The Outside Field Member represents a field outside the candidate’s major field of study and is expected to provide a broader range of disciplinary perspective and expertise.
A person not affiliated with PSU may be added as a special member (beyond the 4 members of the approved PSU Graduate Faculty) upon recommendation of the head of the program and approval of the graduate dean.
The thesis advisor who usually serves as the committee chair. In addition to the above requirements:
- The doctoral candidate and three committee members must be physically present for the comprehensive exam and defense. No more than one person may be present via telephone. Telephone or video conference arrangements must be approved by the Dean of the Graduate School. A form letter is available for this special request.
- The student needs approval of 2/3 of the committee members for passing the comprehensive exam and dissertation defense.
- The student needs to submit paperwork 3-4 weeks prior to scheduled comprehensive exam and defense to:
Ms. Kathy Shuey, H170, Hershey Medical Center; 717-531-8982; firstname.lastname@example.org
Masters students must have a minimum of 30 credits and a 3.0 overall GPA (see the MS Requirements Graduate Degree Programs Bulletin).
If pursuing a master’s thesis option, up to six 600-level credits from relevant departments may be A-F graded and 12 credits need to be in the major at the 400-600 level. The students select a thesis committee (upon consultation with faculty advisor), write a thesis, and defend their work.
Students must be registered as full time students to maintain stipend eligibility. Full time status is considered either a minimum of nine credits each fall and spring semester (pre-comprehensive exam) or NEURO 601 for zero credits (post-comprehensive exam).
The Neuroscience Program is governed by the Neuroscience Advisory Committee. The committee for this academic year is:
- Colin J. Barnstable, DPhil, Director, Professor and Chair, Neural and Behavioral Sciences
- Alistair Barber, PhD, Professor, Ophthalmology
- Kirsteen Browning, PhD, Associate Professor, Neural and Behavioral Sciences
- Andras Hajnal, MD/PhD, Professor, Neural and Behavioral Sciences
- Greg Holmes, PhD, Associate Professor, Neural and Behavioral Sciences
- R. Alberto Travagli, PhD, Professor, Neural and Behavioral Sciences
- Dan Waschbusch, PhD, Professor, Psychiatry
The internship experience is optional. Typically after the second year in residence, students can spend a summer in an internship at a medical center, government laboratory or in an industrial environment. The time frame for the internship is negotiable with the Thesis Advisor and Co-Director (see further details under General Information).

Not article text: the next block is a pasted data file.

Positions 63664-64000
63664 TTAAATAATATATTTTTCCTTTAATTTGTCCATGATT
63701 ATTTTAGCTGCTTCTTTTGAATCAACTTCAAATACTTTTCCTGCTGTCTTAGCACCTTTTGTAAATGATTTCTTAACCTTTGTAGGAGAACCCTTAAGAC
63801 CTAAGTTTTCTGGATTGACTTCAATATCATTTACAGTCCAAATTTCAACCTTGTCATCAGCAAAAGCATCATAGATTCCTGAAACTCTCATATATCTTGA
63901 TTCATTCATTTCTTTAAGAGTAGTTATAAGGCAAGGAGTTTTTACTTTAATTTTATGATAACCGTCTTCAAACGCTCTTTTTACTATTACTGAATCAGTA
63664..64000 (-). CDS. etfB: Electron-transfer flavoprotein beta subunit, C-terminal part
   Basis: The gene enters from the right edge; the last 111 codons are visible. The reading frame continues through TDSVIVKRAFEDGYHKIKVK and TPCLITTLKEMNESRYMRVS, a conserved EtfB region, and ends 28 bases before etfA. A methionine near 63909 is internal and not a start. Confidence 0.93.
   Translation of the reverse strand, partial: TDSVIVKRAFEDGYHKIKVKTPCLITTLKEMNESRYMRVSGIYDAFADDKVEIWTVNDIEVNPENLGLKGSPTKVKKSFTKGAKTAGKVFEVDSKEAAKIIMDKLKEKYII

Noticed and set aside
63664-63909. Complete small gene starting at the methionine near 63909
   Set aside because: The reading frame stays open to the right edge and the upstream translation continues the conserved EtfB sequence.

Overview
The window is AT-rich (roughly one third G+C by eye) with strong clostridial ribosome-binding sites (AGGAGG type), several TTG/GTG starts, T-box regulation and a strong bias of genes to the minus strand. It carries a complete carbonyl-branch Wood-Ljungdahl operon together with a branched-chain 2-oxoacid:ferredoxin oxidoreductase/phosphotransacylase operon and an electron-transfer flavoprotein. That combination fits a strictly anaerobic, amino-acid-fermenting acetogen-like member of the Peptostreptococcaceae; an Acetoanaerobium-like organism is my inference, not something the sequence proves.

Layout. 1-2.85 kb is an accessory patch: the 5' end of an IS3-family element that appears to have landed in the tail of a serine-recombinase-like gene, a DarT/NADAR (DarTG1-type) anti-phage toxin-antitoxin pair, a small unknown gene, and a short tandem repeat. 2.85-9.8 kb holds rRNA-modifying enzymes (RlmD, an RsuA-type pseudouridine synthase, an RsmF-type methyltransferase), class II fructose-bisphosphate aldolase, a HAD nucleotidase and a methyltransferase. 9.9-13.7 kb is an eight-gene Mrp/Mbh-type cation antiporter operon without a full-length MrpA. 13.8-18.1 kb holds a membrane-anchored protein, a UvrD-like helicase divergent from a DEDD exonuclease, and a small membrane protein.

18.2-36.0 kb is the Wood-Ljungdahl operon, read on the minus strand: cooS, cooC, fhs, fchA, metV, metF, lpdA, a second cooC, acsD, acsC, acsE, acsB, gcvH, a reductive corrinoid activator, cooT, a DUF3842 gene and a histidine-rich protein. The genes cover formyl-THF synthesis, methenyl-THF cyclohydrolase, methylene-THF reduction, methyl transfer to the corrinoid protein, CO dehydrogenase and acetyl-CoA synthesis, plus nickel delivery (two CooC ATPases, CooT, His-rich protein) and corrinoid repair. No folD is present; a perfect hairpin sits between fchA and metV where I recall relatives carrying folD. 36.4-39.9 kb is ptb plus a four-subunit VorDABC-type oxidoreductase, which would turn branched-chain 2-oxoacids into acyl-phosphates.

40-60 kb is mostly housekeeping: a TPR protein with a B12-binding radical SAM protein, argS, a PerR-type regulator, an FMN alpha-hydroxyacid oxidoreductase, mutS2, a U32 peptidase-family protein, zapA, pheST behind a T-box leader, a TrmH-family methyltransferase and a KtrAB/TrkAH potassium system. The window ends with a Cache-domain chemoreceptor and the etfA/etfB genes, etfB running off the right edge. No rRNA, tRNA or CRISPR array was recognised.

Students undertake three 6-week laboratory rotations, one in the Fall semester and two in the Spring. The purpose of these rotations is to provide students with the opportunity to become acquainted with different projects, laboratory environments and techniques to allow an informed choice of a thesis project and advisor. The rotation advisor will provide the student with a defined project and clear expectations as to the amount of work involved and the work schedule; the student should also meet regularly with the advisor to discuss the progress of the rotation.
Students may choose any member of the Neuroscience Graduate Faculty for a rotation. If research in a particular faculty member’s lab interests you, make an appointment to discuss the rotation plan with the faculty member. The Director will be available to provide guidance to narrow your choices.
Within the first semester of residence, all students are required to complete all necessary safety-training courses. These are generally offered during Orientation, before the start of the first semester.
It is a program requirement that all Neuroscience Graduate Students attend all Neuroscience Seminars.
Teaching experience is a requirement of the Neuroscience Program. Students should take this opportunity to develop teaching skills in a classroom or laboratory setting. Students who have successfully taken NEURO 511 are encouraged to consider teaching in the neuroanatomy laboratory sessions of the Medical school course NBS 725. Students interested in this opportunity should initiate discussion early on with their advisor and Graduate Program.
Upon completion of the degree, students are to provide the Graduate Program with a copy of their thesis. Students also participate in both the University and Huck Institutes’ Exit Interview Process. For the latter, students may meet with the Graduate Program Director or appropriate representative.
Full time graduate students in the Neuroscience Graduate Program who receive stipends are permitted two weeks of vacation per academic year (July 1 to June 30).
Leave should be arranged at least two weeks in advance with consent of the Program Chair (first-year students) or dissertation/thesis adviser (second year and above students). Students will not be routinely granted vacation leave while enrolled in class work. For extenuating circumstances, special arrangements may be made for additional vacation days. Such arrangements need approval of the Program Chair (first-year students) or the dissertation/thesis adviser (advanced students). Vacation leave days do not accrue from year to year. Holidays designated by The Pennsylvania State University are separate and in addition to vacation days.
No sick leave is formally assigned or earned, but may be used as necessary with approval of the Program Chair (first-year students) or the dissertation/thesis adviser (advanced students). Under normal circumstances, up to five days of sick leave per calendar year will be granted, when necessary. Sick leave in excess of five days will be recorded as vacation time. It is the student’s responsibility to contact the Program Chair or dissertation/thesis adviser when he/she is absent from the classroom or laboratory due to illness.